Review: Aidan Baker – Soil

UTILITY TAPES.

Within this tattered quilt of idling guitar loops, crumpled static and starchy interference, no single sound is permitted to dominate. Waste products are processed to pull their inner tonality to the fore, as tuneful as the plucked melodies with which they intermingle. Intention and happenstance are blurred into one. Many artists prior have sought to turn traditionally unwanted sound into creative material, yet with Soil there’s a subtle difference. Rather than simply pose the familiar assertion that all sounds are musically legitimate, Baker’s quote from the album’s accompanying text takes an alternate tack: “the titles are taken from terms relating to soil erosion, metaphorically suggesting that the songs were created, in the process of recording and processing the fragments, through a sort of erosion”. There’s the implication that rendering these so-called “waste” sounds into music, which usually carries associations of conjuring signal from the noise, is actually an agent of degradation. Through this lens, the whirr of a loose guitar lead is in fact pristine in its wholly incidental nature, yet to be discoloured by semantics and human intent. Rather than subscribe to the anthropocentric viewpoint that human intervention leads to the extraction of clarity, Baker’s music places our actions in parallel to every other natural process. Matter rots in our hands, subdividing into ever-smaller, evermore disparate parts, with our acts of construction recast as a mere scenic molecular reshuffling upon the slope of inexorable decay.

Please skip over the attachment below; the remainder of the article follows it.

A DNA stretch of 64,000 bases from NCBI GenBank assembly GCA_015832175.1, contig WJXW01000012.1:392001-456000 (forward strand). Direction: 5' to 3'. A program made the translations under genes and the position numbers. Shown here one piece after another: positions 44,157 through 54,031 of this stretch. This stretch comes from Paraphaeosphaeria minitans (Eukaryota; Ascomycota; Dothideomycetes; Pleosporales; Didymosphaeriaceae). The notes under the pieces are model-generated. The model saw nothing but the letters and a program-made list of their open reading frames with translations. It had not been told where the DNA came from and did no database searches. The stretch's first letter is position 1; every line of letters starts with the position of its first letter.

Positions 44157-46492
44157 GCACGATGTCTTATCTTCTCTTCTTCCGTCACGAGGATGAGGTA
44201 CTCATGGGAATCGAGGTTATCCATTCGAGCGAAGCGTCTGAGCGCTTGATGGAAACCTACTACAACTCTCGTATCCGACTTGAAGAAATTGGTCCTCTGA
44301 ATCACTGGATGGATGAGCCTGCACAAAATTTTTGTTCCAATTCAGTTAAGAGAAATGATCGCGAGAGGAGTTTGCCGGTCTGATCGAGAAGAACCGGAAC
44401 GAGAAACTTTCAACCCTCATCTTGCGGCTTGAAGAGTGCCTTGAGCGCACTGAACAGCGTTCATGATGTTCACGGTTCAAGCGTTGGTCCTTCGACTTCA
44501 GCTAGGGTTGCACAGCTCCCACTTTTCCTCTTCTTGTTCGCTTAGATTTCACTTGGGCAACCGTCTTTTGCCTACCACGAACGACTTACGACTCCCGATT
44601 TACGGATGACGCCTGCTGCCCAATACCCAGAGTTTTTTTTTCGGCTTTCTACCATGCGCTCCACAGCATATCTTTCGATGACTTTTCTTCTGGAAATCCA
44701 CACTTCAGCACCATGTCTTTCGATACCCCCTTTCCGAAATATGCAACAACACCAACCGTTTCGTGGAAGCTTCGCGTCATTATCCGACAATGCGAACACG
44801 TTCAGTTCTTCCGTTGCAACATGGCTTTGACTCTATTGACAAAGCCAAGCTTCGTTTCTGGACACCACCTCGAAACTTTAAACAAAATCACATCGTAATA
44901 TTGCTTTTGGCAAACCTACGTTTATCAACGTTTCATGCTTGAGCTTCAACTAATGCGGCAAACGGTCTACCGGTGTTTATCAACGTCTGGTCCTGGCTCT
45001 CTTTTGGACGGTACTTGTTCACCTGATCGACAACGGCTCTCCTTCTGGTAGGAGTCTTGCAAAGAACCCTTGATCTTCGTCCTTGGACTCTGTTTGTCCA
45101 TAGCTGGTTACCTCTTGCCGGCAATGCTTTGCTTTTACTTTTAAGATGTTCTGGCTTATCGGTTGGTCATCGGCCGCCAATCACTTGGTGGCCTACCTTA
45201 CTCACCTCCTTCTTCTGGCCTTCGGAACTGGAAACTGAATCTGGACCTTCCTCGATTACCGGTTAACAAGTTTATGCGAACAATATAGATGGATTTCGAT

Throughout Soil, Baker makes clear the futility of clumping sound into momentary shape. Guitars writhe out of the mud like earthworms, vague in their movements as if caught between two choices, before disappearing back into the interference. On opener “Rill1”, these squiggles are engulfed by a static that gradually begins to sing, absorbing the musicality of the guitars like roots ingesting nutrients, culminating in a rich, resonant note that flickers and hums above the commotion. On “Sediment”, the cycling of phasers sends the earth into restful respiratory heaves, with patchy drones dwindling into a murk than surges in and out. The mind’s eye is invariably drawn to the overtly tonal elements here, but there’s also a beautiful blustering static at the edges. One can identify the spectres of highland gales and motorway traffic with patience, helplessly seeking significance within sounds that are otherwise content to stand alone. Even when the clouds of noise drift away, such as on the shakily-plucked three minutes of “Kolk”, Baker’s gestures seem brittle and only vaguely directed, still straddling the boundary between signal and noise when the latter is not audibly present. Instead, his guitar assumes the intermittent patter of rainfall, assimilating into the natural processes that are fated to eventually claim everything.